All season, Bellevue baseball coach Pete Wilkinson has talked about his team’s dedication to executing the details, even in the face of pressure packed situations. Monday, in the finale for a quartet of seniors and with a second straight regular season championship on the line, his Wolverines delivered yet again. Isaac Lee knocked in a pair of runs and scored another, and Nick Kafer worked six innings on the mound as Bellevue beat Mercer Island 5-4 to claim the regular season 3A KingCo baseball crown. Kafer added a double and RBI at the plate, while Rob Lundquist and Jack Savard also delivered doubles in the win. In his six innings of work, the Wolverines’ starter allowed three runs on four hits, striking out four. Ruric Ellings gave up a pair of hits and one run in the seventh, but quelled the final Islander threat to preserve the win and conference championship. Mercer Island, which beat Bellevue 9-0 in the other game between the two conference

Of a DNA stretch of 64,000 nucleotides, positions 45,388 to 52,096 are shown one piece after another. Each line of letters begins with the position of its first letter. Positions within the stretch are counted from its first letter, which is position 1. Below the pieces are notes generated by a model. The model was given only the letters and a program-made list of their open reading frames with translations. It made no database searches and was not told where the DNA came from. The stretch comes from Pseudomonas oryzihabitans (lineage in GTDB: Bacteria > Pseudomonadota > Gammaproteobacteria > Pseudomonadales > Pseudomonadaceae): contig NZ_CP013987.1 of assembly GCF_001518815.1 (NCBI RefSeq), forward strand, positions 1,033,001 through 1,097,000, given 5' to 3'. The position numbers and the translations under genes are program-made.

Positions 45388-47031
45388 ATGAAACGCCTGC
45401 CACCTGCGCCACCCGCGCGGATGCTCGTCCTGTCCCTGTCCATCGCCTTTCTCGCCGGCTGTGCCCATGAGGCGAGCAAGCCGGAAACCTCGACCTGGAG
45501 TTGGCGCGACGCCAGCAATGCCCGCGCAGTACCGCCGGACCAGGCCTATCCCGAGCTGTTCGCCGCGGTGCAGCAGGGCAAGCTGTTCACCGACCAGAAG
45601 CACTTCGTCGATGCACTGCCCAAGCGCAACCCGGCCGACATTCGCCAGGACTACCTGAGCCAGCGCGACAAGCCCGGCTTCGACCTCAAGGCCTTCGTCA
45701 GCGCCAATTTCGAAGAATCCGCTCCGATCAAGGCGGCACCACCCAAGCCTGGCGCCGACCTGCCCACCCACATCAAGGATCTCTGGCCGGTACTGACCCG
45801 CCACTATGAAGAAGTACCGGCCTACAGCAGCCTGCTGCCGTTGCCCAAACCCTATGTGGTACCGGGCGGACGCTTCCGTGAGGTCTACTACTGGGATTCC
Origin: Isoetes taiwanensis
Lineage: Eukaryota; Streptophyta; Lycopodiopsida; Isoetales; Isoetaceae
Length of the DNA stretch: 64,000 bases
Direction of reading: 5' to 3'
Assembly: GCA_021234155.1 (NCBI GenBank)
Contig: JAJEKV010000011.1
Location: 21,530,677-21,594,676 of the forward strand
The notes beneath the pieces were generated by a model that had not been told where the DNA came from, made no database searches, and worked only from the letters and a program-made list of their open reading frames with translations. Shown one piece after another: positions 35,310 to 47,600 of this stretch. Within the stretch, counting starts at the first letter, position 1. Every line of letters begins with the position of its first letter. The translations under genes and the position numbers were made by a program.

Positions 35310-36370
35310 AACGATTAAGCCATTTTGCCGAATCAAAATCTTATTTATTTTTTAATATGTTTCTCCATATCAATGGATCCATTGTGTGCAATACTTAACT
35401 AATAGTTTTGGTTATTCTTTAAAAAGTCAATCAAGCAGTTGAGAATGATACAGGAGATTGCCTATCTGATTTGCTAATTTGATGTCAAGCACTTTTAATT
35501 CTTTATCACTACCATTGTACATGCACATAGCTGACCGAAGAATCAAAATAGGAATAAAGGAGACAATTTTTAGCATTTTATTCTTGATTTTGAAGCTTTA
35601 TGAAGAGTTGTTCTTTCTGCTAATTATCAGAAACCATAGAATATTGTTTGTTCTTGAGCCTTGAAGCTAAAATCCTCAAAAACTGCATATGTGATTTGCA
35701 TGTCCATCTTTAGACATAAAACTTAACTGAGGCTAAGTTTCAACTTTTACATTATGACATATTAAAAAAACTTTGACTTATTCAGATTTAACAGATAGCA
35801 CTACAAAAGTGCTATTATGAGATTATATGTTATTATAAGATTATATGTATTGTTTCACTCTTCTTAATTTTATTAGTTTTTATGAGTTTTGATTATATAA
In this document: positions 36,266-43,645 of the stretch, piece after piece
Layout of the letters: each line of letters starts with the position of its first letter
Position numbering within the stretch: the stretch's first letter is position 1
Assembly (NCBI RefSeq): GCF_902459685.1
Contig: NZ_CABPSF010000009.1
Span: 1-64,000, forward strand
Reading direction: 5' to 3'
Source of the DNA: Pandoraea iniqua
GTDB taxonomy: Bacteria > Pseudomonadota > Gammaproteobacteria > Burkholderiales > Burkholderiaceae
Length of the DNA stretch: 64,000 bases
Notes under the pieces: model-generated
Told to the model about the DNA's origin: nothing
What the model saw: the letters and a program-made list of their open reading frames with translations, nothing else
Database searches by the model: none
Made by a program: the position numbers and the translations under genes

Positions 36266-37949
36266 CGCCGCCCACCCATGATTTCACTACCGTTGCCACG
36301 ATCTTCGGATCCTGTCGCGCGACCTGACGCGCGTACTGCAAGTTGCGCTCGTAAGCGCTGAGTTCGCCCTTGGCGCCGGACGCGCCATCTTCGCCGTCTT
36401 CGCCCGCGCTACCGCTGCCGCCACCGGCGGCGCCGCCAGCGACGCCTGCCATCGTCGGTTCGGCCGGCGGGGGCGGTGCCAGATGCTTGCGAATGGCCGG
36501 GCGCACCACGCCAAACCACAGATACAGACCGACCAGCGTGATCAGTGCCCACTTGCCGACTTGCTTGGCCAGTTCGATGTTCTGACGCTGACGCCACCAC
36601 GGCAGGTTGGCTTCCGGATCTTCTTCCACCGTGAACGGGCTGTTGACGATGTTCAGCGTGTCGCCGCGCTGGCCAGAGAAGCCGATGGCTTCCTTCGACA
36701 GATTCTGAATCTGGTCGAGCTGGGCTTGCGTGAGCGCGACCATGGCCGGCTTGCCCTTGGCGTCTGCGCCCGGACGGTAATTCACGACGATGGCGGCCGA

SAINTS CONTINUED FROM PAGE 15
used to nothing short of state tournament spots before last year, the determination and expectations are ever
frontrunners this season, committed four errors in the game, and was held scoreless for four innings after jumping on top with a run in the top half of the first. The win sends the Wolverines to the KingCo tournament with the top seed, and a first round bye. Bellevue opens the tournament Saturday at 1 p.m. at Bannerwood Park against the winner of a loser-out game, and with a tournament title game spot on the line. The tournament champion earns the conference’s automatic 3A state tournament spot, while the second place finisher will meet a Metro opponent for the final state berth from the district. Interlake opens against Juanita in a Thursday loser-out game. Newport handled Garfield 8-0 behind another standout performance on the mound from junior pitcher Todd Reese, and heads to Saturday’s 4A KingCo tournament at Woodinville as the second seed from the Crown. The Knights face Woodinville in a first round game.